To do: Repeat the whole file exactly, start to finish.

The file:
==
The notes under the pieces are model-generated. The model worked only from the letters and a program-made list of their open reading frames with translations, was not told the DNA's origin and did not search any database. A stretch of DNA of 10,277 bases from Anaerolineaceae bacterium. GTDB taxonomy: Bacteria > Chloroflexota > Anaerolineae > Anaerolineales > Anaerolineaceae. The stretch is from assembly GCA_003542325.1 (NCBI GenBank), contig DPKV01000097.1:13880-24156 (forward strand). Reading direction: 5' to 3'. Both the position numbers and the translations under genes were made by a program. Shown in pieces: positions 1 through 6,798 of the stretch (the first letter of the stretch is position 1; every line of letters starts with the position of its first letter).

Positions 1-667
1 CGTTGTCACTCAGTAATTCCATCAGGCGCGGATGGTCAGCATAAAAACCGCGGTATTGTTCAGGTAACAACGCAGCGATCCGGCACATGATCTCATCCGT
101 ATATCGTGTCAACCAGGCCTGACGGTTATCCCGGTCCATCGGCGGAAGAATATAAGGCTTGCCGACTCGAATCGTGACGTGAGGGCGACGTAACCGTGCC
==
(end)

The notes under the pieces are model-generated. The model worked only from the letters and a program-made list of their open reading frames with translations, was not told the DNA's origin and did not search any database. A stretch of DNA of 10,277 bases from Anaerolineaceae bacterium. GTDB taxonomy: Bacteria > Chloroflexota > Anaerolineae > Anaerolineales > Anaerolineaceae. The stretch is from assembly GCA_003542325.1 (NCBI GenBank), contig DPKV01000097.1:13880-24156 (forward strand). Reading direction: 5' to 3'. Both the position numbers and the translations under genes were made by a program. Shown in pieces: positions 1 through 6,798 of the stretch (the first letter of the stretch is position 1; every line of letters starts with the position of its first letter).

Positions 1-667
1 CGTTGTCACTCAGTAATTCCATCAGGCGCGGATGGTCAGCATAAAAACCGCGGTATTGTTCAGGTAACAACGCAGCGATCCGGCACATGATCTCATCCGT
101 ATATCGTGTCAACCAGGCCTGACGGTTATCCCGGTCCATCGGCGGAAGAATATAAGGCTTGCCGACTCGAATCGTGACGTGAGGGCGACGTAACCGTGCC